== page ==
Jack Novak, From Wild Child to Good Influence


Jack Novak’s music is intense, intimate, epic dance. The DJ/producer has non-stop energy, both in person and in the booth, that catches like fire. But Novak was not always an accomplished musician. She also used to model and act, struggling through tough years finding her way in the wild streets of downtown New York City. It wasn’t until Novak decided her life needed a change that she packed her bags and moved to Los Angeles, where her passion for beats, rhythms, quaking bass lines, and anything musical was turned into a full-tilt obsession, then a career.

Traveling to play shows in South America as well as back in New York, Novak’s tracks take you on a trippy journey. Beyond just contagiousness, Novak’s tunes have a raw, ecstatic swagger that reflect the path she has taken. Novak’s music makes you want to tear up the club, throw down on the party, pop bottles forever, but there is a story behind it all that adds a tantalizing, timeless feeling. We spoke with Novak about changing her life in two weeks, her first mixtapes, how spiritual growth helped her sound, and the importance of keeping it real.

ROYAL YOUNG: Tell me about your trajectory going from New York to L.A., changing from modeling and acting to music. What did that look like for you?

JACK NOVAK: I was really young and had just finished high school when I moved to New York. I learned a lot about myself in New York, but I was a wild child. It got a turning point in my life where I felt like I needed to make a drastic change. Literally in two weeks, I made a decision to move, I packed up my bags and I was in Los Angeles. I didn’t know anybody, maybe one person off the Internet. But I came out here. I have always been driven by music, I can’t live without it, all the ups and downs of my life, I couldn’t have gone through without music. I remember I went to Coachella for the first time, and I had an amazing experience. I stayed in a house with a few friends that I had made, and they kept asking me to put music on. They kept saying “I love the music you play!” At the end of the trip my friend was like, “Look dude, can you send me a mixtape? I really miss your DJing.” A little light bulb went off went off in my head. Spiritually I had grown up so much as a person, and I decided to do a 180 and start DJing. I reached out to some successful DJs, and immediately they said “if you want to do this, you have to produce your own music.” I said, “Okay, I’m down! How the hell do you that?”

YOUNG: Do you feel like as you grew as a person—not only your taste in music, but what you were creating grew as well?

NOVAK: We’re always creating something. I think that’s our purpose, to create something, even if it’s noise as a child. I was kind of unhappy with what I was creating in the world. It wasn’t necessarily a bad thing, but creating music felt like it was coming from a really good place in my heart. After being so wild and going through a lot, I reached a point in my life where I wanted to put out good things and I was more aware of what I was creating. When you’re partying, I don’t think you’re really aware or in tune with what and who is around you. But creating music in a studio with another person is such an intimate thing. For me, it’s about bearing myself, opening yourself up. As I grew spiritually, what I was creating just got better and better.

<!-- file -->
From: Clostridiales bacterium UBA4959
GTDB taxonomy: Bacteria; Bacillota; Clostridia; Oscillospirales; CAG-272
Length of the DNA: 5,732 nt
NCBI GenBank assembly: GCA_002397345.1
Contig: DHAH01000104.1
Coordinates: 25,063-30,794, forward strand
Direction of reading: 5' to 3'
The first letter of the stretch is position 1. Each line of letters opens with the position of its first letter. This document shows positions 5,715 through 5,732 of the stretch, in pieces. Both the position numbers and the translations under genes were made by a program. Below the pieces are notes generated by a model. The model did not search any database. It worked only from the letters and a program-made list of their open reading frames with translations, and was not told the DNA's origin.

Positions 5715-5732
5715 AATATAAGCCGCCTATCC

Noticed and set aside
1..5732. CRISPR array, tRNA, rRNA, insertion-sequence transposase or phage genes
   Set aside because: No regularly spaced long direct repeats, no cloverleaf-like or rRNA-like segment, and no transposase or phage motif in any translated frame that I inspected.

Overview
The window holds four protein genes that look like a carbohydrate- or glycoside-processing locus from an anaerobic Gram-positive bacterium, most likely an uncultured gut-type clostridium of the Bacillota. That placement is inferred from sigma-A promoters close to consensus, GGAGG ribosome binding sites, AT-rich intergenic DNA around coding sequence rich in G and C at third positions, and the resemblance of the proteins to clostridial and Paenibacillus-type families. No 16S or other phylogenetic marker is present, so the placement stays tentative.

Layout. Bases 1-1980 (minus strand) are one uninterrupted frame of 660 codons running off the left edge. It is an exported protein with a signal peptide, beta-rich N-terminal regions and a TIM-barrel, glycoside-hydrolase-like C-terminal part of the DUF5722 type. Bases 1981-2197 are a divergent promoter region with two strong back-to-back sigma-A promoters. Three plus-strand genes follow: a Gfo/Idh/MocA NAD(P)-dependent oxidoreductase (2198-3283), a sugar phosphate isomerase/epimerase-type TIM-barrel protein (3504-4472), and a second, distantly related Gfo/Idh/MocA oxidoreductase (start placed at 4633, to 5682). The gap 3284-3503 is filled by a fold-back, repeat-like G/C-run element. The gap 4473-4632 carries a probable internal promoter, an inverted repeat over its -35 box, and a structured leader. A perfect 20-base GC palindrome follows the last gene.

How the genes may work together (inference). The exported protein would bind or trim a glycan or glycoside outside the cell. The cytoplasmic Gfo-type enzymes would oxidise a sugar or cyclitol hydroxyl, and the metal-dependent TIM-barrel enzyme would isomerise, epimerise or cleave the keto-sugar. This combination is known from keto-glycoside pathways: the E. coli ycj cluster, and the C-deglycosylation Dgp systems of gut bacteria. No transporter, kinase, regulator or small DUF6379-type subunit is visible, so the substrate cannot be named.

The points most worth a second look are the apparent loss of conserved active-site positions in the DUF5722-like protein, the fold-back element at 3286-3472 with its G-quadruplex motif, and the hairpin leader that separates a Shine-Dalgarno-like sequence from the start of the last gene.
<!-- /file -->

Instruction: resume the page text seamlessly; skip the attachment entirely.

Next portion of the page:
YOUNG: And now you’re working with younger musicians, like Liam Horne. Do you feel like there’s a mentoring process, or a giving back? Maybe teaching, learning and growing together.

NOVAK: Yeah, especially because he’s such a young kid. I can be a little bit of a good influence. [laughs]

YOUNG: [laughs] Can you tell me more about your collaborations?

NOVAK: I’ve been lucky enough to be in the studio with a lot of great artists, from Skrillex to Just Blaze to Baby E., who I think is going to be just huge. Then there are so many people who are writers in the industry. For me, making music is not a formulaic thing, where this is what I’m supposed to do and I go in and do it. Every song I make has to feel really, really good to me for me to actually put it out in the world and share it with other people. So sitting down with another person, opening yourself up and making music together, you can’t connect that way with someone in any other art form. It’s just awesome and amazing!

YOUNG: [laughs] What is that feeling for you?

NOVAK: It’s one of the most intimate things I’ve ever experienced. It’s not on the surface, and that’s why I like it.

YOUNG: What are you excited about in the future? What are your dreams now?

NOVAK: I don’t want to delve too much into being a woman in music. I don’t consider myself a female DJ, I just consider myself a DJ and a producer. I don’t like to put that tag on it. But, it definitely is a more male-dominated industry, especially dance music. When I first started, I was approached by so many people who told me not to worry about producing music, they would have someone do it for me and then just stamp my name and face on it and make a bunch of money. I remember feeling a little surprised and insulted by that. [laughs] I politely declined. It was a long process, like learning Japanese, Royal. [laughs] It took a long time for me to sit down with any artist or any other producer and run the session and feel really confident. This might be longer road, but at the end of the day looks fade, but talent doesn’t. It’s important to be real and honest, especially with music. Otherwise, I’d feel like such a fake.